Make Additional Security Configurations
Default installations are unlikely to be enough to adequately secure your organization’s server. Identify, implement and maintain additional controls as needed to secure the system, such as:
- Antimalware tools
- Intrusion detection and prevention systems
- Patch and vulnerability management tools
Assess needs and available resources when implementing these additional security measures. Reevaluate and modify them as needed over time to protect against emerging threats.
Test Implemented System Hardening Standards
It’s essential to perform security tests to ensure that hardening and other security measures are implemented properly and remain effective over time. When planning a test, consider the impact the process may have on the system or any sensitive data to decide whether to test on the production server or a test server.
Two common testing options are vulnerability scanning and penetration testing.
This testing option usually relies on an automated vulnerability scanner to identify well-known weaknesses that could be exploited. Tasks these scanners can perform include:
- Identifying operating systems and active hosts, services, and applications
- Identifying vulnerabilities connected to those operating systems, hosts, services, and applications
- Testing the host for compliance with security and usage policies
Vulnerability scanning is essential, but results aren’t always accurate and aren’t comprehensive enough to be relied on as a sole means of testing. Use it in conjunction with other testing methods and auditing tools to maintain your organization’s system.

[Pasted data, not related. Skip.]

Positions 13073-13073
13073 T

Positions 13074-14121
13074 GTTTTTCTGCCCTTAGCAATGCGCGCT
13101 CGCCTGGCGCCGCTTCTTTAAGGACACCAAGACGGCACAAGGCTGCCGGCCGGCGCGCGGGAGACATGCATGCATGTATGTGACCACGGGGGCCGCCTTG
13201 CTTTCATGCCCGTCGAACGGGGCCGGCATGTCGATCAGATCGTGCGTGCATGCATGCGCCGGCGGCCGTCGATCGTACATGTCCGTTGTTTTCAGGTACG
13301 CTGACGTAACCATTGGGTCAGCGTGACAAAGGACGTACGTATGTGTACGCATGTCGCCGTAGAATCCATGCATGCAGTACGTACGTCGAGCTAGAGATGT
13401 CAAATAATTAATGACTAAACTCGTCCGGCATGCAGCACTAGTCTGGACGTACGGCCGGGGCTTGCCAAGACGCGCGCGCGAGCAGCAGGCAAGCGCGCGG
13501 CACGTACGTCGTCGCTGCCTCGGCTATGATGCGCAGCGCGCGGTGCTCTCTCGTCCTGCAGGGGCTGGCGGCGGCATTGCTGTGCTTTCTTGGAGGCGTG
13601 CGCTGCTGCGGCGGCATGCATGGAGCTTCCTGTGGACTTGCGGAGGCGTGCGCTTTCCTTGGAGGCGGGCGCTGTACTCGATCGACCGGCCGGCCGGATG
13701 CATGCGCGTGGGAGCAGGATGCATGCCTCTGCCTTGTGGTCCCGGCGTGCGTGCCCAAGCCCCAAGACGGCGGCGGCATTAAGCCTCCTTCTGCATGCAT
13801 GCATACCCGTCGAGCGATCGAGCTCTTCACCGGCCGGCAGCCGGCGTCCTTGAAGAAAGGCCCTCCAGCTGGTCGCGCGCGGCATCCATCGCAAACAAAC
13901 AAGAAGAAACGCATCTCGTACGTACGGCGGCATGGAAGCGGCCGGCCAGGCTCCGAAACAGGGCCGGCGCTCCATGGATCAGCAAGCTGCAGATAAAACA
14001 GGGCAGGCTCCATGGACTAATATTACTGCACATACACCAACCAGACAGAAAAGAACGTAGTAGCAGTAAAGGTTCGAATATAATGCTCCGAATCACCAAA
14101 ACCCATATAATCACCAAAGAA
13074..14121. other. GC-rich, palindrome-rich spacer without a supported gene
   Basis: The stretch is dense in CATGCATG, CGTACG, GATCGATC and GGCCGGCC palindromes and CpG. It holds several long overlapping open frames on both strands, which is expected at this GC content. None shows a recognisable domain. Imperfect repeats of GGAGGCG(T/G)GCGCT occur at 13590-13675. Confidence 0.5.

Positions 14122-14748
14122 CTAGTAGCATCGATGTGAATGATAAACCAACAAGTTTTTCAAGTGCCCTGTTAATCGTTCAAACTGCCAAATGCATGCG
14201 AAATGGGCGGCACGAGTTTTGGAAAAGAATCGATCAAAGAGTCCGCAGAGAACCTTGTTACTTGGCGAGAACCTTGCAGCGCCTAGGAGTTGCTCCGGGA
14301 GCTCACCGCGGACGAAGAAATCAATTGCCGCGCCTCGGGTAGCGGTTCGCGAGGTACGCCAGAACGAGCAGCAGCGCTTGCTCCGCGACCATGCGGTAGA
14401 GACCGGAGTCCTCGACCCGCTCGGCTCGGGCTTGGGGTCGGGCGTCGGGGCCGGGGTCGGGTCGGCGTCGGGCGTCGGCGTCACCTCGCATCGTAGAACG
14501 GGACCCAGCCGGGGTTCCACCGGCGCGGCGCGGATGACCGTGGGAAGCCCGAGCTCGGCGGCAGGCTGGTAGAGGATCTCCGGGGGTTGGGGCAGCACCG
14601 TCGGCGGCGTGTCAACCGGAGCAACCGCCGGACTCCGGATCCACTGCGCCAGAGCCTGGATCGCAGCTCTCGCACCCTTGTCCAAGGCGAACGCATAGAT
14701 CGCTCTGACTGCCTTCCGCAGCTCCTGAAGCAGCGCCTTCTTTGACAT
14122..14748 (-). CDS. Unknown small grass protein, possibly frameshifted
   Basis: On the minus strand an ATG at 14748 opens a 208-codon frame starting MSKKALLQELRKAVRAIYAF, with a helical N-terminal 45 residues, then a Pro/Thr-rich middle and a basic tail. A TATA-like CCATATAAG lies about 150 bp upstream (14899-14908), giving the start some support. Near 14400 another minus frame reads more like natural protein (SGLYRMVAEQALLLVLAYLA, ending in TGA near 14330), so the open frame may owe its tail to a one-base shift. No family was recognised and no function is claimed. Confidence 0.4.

Penetration testing is a form of “ethical hacking” in which an attack is simulated to gauge how a real attacker would operate. It’s a demanding process that requires care to prevent exposing the system to real threats while examining simulated ones. When carried out properly, it offers many benefits:
- Testing how hardened the system is using real-world attack methods
- Identifying and confirming system vulnerabilities
- Illustrating the importance of following system hardening standards for servers
- Testing the efficacy of security measures beyond the scope of technical controls
Though it is a complex process, penetration testing provides invaluable data to inform system security policies and decisions. It offers hard-hitting cybersecurity insights, in real-time.
Harden Your Organization’s System Against Security Threats
Removing nonessential services, applications, protocols, accounts, and other components is central to system hardening, and implementing additional security controls is essential to bolster the efficacy of this process. By assessing the server environment and following the server hardening standards NIST recommends, your organization will be able to establish and maintain a system that can resist current and future security threats.
Contact RSI Security today to assess your organization’s system hardening standards.